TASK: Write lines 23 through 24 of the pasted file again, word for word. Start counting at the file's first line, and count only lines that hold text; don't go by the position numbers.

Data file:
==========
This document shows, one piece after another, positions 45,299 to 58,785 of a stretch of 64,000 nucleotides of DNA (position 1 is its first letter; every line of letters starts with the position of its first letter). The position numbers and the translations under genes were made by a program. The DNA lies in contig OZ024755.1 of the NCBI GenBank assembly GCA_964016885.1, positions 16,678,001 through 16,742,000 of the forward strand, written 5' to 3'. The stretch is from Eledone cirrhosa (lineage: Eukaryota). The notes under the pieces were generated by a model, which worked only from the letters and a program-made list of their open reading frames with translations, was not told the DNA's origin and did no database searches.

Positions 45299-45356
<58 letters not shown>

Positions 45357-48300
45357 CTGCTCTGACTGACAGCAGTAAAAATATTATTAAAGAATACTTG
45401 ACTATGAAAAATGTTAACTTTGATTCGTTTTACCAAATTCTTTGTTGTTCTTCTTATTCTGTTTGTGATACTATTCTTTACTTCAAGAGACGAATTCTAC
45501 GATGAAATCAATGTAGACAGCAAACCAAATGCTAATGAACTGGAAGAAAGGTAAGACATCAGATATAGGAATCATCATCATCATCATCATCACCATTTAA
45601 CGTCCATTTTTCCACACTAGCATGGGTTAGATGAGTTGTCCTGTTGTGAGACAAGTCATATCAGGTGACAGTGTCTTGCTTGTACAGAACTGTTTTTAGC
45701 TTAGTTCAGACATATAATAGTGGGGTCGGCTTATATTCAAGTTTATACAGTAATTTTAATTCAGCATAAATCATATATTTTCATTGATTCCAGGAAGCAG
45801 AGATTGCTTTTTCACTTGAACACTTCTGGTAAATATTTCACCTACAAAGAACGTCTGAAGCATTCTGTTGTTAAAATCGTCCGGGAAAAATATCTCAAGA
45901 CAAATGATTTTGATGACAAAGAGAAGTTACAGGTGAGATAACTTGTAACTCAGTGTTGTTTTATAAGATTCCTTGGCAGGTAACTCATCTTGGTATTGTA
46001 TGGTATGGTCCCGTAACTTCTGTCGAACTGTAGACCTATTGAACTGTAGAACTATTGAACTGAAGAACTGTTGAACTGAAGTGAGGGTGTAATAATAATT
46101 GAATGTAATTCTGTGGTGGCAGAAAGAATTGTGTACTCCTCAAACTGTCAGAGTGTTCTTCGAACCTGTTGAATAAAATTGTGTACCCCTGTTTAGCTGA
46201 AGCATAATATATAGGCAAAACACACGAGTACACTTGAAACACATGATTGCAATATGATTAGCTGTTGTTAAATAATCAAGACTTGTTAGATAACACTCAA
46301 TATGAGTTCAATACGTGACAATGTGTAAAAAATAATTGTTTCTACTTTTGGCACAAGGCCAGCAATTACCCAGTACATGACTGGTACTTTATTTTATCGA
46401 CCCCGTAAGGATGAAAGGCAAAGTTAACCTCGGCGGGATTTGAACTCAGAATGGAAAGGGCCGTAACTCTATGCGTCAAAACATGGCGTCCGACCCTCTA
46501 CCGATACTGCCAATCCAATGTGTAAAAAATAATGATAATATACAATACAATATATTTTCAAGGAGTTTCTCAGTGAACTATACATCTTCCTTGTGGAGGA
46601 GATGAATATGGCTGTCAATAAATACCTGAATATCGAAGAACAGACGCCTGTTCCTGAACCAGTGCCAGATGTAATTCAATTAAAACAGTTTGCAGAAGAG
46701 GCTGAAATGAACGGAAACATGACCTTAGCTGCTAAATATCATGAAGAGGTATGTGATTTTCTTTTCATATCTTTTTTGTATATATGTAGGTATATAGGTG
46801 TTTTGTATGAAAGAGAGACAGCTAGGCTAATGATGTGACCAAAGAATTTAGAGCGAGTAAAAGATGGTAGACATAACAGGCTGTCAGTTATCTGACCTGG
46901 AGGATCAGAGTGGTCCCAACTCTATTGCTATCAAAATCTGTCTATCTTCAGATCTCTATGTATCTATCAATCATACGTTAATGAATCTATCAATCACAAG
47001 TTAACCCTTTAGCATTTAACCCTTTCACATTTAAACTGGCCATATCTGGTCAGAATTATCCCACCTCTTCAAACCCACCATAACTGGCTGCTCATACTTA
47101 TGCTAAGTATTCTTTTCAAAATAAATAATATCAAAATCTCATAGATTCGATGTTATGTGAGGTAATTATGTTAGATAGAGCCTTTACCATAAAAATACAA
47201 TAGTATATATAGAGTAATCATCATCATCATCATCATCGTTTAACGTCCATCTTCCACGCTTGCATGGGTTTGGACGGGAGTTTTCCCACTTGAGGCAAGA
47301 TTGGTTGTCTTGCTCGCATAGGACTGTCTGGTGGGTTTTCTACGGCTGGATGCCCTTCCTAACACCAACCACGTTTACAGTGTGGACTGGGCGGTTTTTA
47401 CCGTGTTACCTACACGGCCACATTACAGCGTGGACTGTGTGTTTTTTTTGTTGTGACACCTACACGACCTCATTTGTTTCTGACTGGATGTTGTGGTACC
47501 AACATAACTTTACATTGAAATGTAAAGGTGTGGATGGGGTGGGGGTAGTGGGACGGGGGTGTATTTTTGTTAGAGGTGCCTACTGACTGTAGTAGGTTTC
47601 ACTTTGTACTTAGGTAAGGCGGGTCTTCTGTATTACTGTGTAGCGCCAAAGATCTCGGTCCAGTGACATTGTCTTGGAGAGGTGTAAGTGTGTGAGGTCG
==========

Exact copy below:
47101 TGCTAAGTATTCTTTTCAAAATAAATAATATCAAAATCTCATAGATTCGATGTTATGTGAGGTAATTATGTTAGATAGAGCCTTTACCATAAAAATACAA
47201 TAGTATATATAGAGTAATCATCATCATCATCATCATCGTTTAACGTCCATCTTCCACGCTTGCATGGGTTTGGACGGGAGTTTTCCCACTTGAGGCAAGA